In my view, right to legal representation does not have to be listed as an essential service or purpose, because it is beyond that — it is an inalienable right, and not even a state of emergency can deny you such a right. When arrested, Petillo had to be read his constitutional rights, which included being told that he has the right “to communicate without delay and in private with a legal practitioner of your choice and to have adequate opportunity to give your attorney legal instructions…” [Rule 3.1.3 Guidelines for Interviewing and Treatment of Persons in Police Detention 2016] and that statement does not specify the time of the day when a person has the right to speak with their attorney; rather it says, “WITHOUT DELAY”!.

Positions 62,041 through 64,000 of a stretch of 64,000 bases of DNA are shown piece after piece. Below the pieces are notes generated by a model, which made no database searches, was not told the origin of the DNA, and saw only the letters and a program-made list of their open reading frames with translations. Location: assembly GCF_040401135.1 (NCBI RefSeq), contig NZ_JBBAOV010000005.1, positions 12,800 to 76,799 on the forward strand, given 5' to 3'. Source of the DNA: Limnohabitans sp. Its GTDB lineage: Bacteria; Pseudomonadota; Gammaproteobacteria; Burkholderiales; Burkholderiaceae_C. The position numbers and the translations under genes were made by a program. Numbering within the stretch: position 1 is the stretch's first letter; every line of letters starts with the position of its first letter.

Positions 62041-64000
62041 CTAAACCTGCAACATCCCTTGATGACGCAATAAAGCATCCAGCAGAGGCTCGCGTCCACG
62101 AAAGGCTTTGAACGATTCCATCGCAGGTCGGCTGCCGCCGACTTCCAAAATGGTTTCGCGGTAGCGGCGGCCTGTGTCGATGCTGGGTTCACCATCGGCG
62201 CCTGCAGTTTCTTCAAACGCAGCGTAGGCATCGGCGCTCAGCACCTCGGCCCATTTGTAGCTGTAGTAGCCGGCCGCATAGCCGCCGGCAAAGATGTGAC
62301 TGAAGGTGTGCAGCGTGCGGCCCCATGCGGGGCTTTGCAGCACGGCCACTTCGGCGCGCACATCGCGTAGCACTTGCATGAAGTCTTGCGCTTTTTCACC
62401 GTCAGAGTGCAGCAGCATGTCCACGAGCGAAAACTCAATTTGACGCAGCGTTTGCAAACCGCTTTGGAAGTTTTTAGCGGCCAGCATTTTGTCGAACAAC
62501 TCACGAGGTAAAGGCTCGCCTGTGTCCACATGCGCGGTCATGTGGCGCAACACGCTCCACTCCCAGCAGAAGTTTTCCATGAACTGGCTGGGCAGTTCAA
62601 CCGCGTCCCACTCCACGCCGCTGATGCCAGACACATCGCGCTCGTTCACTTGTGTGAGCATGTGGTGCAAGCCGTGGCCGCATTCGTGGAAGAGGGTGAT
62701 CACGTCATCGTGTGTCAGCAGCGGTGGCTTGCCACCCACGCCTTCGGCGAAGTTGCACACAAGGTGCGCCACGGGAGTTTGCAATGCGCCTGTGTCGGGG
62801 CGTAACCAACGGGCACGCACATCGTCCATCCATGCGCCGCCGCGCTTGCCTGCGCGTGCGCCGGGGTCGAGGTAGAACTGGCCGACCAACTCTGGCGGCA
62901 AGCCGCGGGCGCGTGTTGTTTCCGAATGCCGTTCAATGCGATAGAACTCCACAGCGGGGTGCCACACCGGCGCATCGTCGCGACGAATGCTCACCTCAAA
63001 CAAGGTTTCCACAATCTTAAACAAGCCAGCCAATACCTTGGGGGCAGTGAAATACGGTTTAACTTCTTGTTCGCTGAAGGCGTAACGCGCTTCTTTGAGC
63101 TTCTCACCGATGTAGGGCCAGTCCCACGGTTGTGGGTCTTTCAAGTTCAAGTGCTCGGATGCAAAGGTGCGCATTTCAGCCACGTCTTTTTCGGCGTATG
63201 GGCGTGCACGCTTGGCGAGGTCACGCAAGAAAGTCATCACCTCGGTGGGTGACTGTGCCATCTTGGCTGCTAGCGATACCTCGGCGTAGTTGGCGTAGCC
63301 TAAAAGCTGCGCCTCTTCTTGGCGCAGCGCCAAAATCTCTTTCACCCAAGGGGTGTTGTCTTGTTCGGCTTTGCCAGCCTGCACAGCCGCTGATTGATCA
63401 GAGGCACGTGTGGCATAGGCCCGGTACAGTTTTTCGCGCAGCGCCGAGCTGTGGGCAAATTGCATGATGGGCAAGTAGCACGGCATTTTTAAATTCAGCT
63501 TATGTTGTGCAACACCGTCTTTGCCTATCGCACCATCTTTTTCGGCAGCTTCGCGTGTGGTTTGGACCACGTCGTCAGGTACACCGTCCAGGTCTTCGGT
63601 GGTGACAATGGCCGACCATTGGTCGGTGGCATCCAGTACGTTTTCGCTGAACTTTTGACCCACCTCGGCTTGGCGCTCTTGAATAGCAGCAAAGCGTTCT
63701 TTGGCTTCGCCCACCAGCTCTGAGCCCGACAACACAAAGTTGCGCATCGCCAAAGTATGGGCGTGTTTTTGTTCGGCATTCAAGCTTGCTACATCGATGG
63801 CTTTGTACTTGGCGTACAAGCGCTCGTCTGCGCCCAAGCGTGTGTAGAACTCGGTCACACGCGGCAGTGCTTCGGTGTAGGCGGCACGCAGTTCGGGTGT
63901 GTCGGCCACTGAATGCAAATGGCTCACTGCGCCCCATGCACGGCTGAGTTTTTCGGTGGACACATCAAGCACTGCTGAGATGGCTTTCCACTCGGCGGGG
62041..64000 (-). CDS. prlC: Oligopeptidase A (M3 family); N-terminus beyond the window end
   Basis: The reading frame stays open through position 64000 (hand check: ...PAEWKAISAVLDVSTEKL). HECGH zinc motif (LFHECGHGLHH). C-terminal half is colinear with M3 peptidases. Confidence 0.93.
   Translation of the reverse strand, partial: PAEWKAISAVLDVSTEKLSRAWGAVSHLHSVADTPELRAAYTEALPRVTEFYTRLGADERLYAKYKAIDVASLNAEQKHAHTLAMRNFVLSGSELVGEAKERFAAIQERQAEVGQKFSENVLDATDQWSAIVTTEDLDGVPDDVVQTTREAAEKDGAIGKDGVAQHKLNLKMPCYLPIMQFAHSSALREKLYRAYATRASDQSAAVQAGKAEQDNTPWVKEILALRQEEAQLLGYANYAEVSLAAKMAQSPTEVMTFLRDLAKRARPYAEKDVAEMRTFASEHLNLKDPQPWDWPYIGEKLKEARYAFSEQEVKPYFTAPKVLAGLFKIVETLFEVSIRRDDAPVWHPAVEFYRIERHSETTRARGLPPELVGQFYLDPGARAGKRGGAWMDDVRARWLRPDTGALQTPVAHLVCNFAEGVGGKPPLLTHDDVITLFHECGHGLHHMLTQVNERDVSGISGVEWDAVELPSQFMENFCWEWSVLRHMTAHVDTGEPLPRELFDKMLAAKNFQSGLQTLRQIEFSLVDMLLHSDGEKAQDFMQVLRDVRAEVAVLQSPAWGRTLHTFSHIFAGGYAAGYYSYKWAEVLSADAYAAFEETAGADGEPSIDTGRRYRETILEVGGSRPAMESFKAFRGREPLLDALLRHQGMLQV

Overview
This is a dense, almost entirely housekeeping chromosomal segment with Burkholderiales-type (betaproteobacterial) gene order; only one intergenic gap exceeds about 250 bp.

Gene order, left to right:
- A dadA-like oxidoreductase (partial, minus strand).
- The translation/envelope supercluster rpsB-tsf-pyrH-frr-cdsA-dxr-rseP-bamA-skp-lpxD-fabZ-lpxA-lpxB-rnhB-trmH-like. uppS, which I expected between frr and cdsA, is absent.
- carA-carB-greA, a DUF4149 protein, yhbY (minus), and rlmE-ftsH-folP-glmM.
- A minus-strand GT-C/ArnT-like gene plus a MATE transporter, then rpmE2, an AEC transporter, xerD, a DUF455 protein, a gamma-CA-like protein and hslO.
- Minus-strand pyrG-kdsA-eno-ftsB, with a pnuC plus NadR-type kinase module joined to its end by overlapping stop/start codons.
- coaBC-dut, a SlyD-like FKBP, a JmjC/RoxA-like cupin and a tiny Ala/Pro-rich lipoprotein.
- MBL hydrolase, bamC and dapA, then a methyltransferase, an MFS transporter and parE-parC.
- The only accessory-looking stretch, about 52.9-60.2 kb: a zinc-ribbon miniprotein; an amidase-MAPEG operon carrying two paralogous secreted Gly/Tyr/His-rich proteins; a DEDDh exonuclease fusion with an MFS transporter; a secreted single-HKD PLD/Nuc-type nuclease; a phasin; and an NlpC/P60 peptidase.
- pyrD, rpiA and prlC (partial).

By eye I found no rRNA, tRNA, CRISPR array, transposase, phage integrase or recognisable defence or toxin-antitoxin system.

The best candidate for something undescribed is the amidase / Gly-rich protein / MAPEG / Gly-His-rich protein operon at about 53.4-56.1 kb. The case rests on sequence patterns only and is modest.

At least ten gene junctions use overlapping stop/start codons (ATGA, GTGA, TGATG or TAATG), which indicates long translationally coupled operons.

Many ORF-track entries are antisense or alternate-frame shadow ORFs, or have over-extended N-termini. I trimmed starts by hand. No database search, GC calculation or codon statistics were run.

Clearly, this is one that can be the basis for a challenge in the courts, and every attorney should be vested in this, since it is a direct attack on the rights of every citizen and the role of an attorney. I opine that, under a state of emergency, because of the powers conferred on the state, especially the police, and the ability to create a police state by giving excessive and coercive powers to the police, it is all the more reason why the right to legal representation and access to an attorney CANNOT ever be suspended. It cannot be that when the rights of citizens are most vulnerable, that that is when the least protection will be afforded to the citizen. On the contrary, that is when we remain most vigilant and ready to act.

Equal before the law
My people, while as an attorney I knew I had to give up my right to movement and accept some limitations on my liberty, in the interest of public health, I was also aware that it was not ALL my constitutional rights that were and could be suspended. For example, even where the authorities want to charge you for breach of the SOE regulations, they must still allow due process of the law, and it is a court of competent jurisdiction that determines if you are guilty or not… NOT the police!